FARAGO: And the trade paperback, with the first six issues, is out now?

BAKER: Yeah. I don't know if anybody bought it. I don't know anything about it, do you?

FARAGO: I haven't seen a copy of it yet.

BAKER: I got one copy in the mail -- no, wait, I didn't, yet. We had to buy it. [laughs] And I haven't heard much about it. Again, I think a lot of it depends on whether it gets outside of comic book stores. The people in comic book stores have already made up their minds. They're not waiting for the trade paperback, I don't think. [laughs] I think our only hope is Virgin Megastore and Barnes & Noble and stuff. I think those are the same people who bought the other books I've done.

FARAGO: I think every hardcore fan should read the "Continuity Bandit" story.

BAKER: I really tried to make it the sort of story that everybody could read, though. I tried not to be too inside. 'Cause I hate that stuff. I think that's what went wrong with Star Trek. You know, the fact that I can't watch Star Trek anymore. I used to like Star Trek, but now it's the same thing. "It's Doctor Mafoogy!" I don't know who he is, and they don't tell me who he is, and I feel lost. Soap operas never do that.

We used to have a rule, at Marvel Comics, when [Jim] Shooter was in charge, that you always had to explain who the guy was, just in case somebody had never read your book before. Daredevil would always have to say, "Ever since the accident that blinded me, I've had super-hearing." It's that easy. Each issue of Superman used to say, "Rocketed to Earth from the exploding planet Krypton, he now disguises himself as Clark Kent and fights for truth, justice and the American way as Superman." It's not that hard. And it makes it so that anybody can pick up the book. Even The A-Team does that. [laughs] Turn on The A-Team, (deep voice) mercenaries framed for a crime they didn't commit...

FARAGO: "In 1972... "

BAKER: Exactly."In 1972, framed for a crime they didn't commit, and they became mercenaries on the run. Call the A-Team if you're down and out." Now you can enjoy the show. And the Lone Ranger used to do that.

FARAGO: TV shows don't have the theme songs that explain, "This is the alien that lives in our basement" anymore.

BAKER: We used to just have a box, yeah. You have to explain to people. Even James Bond still explains to people who he is. The first scene–and this is why I did Plastic Man the way I did–the first scene is always James Bond fighting, some big action scene, and then the second scene is always him in a meeting: "Bond, you're our best secret agent, double-oh-seven, with a license to kill. Here's your mission, here are the devices you'll be using"-- because an audience might be confused if a man just whips out an exploding spoon in the middle of a movie.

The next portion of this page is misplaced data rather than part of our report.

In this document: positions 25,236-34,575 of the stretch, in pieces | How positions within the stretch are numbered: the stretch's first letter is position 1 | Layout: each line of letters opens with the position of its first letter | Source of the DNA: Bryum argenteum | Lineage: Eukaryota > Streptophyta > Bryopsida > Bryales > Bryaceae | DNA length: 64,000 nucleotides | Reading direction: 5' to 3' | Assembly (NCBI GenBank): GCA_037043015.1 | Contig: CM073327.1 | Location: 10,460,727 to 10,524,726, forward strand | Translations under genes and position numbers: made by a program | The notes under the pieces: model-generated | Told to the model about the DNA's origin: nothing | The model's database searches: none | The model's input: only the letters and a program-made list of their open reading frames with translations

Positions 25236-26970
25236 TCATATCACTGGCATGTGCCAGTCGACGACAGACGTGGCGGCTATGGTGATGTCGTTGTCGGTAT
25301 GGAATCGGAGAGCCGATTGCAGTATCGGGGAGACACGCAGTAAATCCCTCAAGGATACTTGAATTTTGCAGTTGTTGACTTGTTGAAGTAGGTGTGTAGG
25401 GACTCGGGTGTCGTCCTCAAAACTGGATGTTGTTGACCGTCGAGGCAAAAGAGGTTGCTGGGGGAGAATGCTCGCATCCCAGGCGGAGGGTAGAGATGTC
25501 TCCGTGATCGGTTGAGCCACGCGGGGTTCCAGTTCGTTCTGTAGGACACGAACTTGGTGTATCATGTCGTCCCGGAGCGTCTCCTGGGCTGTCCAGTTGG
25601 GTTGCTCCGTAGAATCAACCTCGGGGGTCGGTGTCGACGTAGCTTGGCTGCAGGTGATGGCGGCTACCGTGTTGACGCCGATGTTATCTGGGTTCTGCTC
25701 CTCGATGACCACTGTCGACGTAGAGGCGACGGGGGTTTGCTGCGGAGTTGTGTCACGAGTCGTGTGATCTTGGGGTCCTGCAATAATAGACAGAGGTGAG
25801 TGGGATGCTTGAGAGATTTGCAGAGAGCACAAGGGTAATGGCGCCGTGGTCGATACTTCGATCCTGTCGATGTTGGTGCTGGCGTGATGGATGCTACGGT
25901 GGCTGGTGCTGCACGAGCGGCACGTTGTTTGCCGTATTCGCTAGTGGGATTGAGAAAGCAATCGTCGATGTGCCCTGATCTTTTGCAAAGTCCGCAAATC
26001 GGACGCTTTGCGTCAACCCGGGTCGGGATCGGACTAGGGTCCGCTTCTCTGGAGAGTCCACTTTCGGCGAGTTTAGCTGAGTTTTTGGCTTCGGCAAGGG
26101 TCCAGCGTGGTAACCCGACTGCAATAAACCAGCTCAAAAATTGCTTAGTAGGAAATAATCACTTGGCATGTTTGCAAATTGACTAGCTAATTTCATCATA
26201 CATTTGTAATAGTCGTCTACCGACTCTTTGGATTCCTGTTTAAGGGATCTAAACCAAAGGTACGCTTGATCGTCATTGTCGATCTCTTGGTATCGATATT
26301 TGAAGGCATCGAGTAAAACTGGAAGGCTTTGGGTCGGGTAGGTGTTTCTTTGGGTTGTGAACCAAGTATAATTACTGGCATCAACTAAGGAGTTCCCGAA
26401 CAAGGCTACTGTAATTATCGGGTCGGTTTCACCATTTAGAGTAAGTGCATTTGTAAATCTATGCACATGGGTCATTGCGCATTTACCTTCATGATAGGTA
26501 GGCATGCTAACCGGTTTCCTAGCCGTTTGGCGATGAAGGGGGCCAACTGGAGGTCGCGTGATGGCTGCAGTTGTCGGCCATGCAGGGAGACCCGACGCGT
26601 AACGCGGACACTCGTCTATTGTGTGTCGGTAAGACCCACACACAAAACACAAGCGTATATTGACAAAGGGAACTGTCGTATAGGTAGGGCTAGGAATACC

But in comic books, some guy will just walk in and go, "Let me blast this wall open with rays from my eyeballs." And I'm like, "Who are you?" Is he good? Is he bad? The costumes don't tell you anymore. Some of the good guys look worse than the bad guys. You really have to tell people.

FARAGO: I've got a niece who's getting into comics right now, and I've had the hardest time finding stuff that --

BAKER: Scooby-Doo.

FARAGO: -- that I think the content's what her parents are going to approve of, and --

BAKER: How old is she?

FARAGO: She's ten years old.

BAKER: Scooby-Doo and Plastic Man. [laughs]

FARAGO: She likes superheroes, and it's just the hardest thing, finding something where she's not going to be totally lost.

BAKER: Also, as a girl, something where she's not going to be looking at some chick's ass.

FARAGO: Right.

BAKER: I mean, what the hell's wrong with the world, where I can't give my five-year-old a copy of Wonder Woman? What the hell's that about?

FARAGO: She's a huge Catwoman fan, but I don't know about giving her the new Catwoman --

BAKER: The one dressed like a whore? Yeah. What the hell's a five-year-old girl supposed to do? Buy Power Rangers. And that's how you lose your fanbase. When you make Wonder Woman a book that appeals to grown men, what the hell are you doing? Supergirl, same thing. I keep looking up Supergirl's skirt. I shouldn't know about Supergirl's panties, I really shouldn't. But I do. And so do you. What's that about?

FARAGO: You should have to guess, you should have to use your imagination.

BAKER: I've seen Supergirl's ass. She's like fourteen. (laughs uproariously) We've really gone off on a tangent this time.


UPCOMING PROJECTS

FARAGO: Okay, we'll bring it back around. Upcoming projects --

BAKER: That's a good question.

FARAGO: I reread the copy of The New Baker that I got at Comic-Con from you a couple years ago, and there's a few projects listed in there that I don't think have come out yet.

BAKER: We're finally doing them. Plastic Man got way out of hand. It was supposed to be a hardcover; I was supposed to be done with that two years ago. It's just gotten out of hand, and nobody else does everything on a monthly comic book, so it was too much work. I'm working on the Nat Turner thing next. We've been animating the Cartoonist books, so we're trying to figure out what to do with that. There's another Bakers book coming. The Bakers are going to finally end up in their own book, because everybody likes that stuff. Those are the things I've got planned, and then I have some ideas that... I don't know who's putting them out. I'm doing a Sherlock Holmes story, but I don't know what's going on with that.

FARAGO: There's a project called Kyle Baker Comics...